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9 thoughts on “Seeing Racism

  1. I personally see it as that I as a white person have a heightened responsibilty to identify and call out racism (due to the structural advantages a racist culture has and continues to provide me). Those advantages weren’t my choice, but I choose wether to work to dismantle them or to perpetuate them.

    It does seem true however that as a white person I should always pay close attention (although not accept blindly) to people of color’s voices when they critique my understanding of what is or is not racist, because my own privilege may have led me astray.

  2. I’m stunned to read this professor’s copping out. What on earth must this woman’s field be? Maybe not humanities? It’s hard for me to imagine what her classroom must feel like. (Aloof, disingenuous, or at best timid?)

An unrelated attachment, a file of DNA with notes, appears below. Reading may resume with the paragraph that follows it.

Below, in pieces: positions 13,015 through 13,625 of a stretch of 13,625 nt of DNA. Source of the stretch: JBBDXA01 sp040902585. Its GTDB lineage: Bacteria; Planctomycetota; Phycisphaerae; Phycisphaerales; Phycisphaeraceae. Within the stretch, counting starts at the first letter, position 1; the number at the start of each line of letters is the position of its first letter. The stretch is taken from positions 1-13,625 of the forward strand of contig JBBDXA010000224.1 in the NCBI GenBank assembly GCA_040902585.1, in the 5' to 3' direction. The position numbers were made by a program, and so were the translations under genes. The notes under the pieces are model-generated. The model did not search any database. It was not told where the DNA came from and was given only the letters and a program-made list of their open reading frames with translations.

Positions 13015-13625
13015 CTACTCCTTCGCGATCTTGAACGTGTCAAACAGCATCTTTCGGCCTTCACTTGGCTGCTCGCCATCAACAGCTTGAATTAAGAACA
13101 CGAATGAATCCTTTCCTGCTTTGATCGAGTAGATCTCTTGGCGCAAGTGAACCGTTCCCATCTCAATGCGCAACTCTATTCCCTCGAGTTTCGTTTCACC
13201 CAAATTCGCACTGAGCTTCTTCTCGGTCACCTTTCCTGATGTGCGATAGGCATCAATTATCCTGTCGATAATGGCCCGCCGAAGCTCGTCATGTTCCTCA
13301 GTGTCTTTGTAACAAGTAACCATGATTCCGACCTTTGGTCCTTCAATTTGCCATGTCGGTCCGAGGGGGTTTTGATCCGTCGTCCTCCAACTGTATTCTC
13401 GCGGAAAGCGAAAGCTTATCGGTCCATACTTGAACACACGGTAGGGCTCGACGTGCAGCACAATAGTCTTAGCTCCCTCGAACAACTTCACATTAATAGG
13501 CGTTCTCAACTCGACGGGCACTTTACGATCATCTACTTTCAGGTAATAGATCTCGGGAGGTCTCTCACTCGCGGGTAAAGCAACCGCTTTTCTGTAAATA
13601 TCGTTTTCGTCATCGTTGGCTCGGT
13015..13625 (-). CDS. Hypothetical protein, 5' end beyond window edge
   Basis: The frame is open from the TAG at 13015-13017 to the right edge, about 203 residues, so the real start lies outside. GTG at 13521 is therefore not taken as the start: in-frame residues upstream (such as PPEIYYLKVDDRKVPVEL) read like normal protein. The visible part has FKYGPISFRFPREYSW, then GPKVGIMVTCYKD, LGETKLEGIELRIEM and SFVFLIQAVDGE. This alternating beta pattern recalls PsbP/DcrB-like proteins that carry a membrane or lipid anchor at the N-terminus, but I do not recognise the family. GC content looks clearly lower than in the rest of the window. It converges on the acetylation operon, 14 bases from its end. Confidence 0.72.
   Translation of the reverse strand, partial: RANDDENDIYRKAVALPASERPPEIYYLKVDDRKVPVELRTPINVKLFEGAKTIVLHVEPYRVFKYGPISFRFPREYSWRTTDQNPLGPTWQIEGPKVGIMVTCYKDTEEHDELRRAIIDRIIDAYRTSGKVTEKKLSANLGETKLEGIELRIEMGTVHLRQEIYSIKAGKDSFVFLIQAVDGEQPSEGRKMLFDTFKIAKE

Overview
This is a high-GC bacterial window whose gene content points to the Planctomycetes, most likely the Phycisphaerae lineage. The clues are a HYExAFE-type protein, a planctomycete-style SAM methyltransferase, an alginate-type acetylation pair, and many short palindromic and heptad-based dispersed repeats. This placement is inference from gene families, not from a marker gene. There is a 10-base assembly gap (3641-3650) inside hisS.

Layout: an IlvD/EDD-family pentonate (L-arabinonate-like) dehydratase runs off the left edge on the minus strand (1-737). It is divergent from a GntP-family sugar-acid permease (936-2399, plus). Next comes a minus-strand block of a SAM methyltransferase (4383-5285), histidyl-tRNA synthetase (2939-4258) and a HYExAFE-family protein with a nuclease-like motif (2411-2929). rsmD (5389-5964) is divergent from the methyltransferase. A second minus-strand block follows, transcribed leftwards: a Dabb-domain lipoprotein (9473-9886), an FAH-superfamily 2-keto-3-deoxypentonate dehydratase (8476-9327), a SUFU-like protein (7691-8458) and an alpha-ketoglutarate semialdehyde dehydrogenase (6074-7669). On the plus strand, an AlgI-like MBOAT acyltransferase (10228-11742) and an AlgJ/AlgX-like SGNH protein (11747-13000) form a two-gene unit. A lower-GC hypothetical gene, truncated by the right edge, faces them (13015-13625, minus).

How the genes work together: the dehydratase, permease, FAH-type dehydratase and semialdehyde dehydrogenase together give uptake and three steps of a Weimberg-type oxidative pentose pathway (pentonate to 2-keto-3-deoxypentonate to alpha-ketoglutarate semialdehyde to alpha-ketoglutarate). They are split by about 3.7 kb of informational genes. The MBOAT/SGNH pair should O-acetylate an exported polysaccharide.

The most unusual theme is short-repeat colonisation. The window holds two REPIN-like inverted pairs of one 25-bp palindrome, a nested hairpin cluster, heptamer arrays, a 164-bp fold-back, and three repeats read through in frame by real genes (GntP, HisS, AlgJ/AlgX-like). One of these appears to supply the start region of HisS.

I definitely find my students only benefit from having the person standing at the front of the room becoming vulnerable by calling out injustice of all kinds. (Regardless of its color or class or sex or gender or sexuality.) Of course, I leave room for their dissenting opinions, but when I speak freely about what is hidden, hurtful, or unspoken, it encourages them to take risks and speak out in ways that actually matter. And they see it that way–so they’ve told me. Truly, what could be more important for students than seeing all the people with the power (whatever small power mine may be) speaking unanimously against injustice?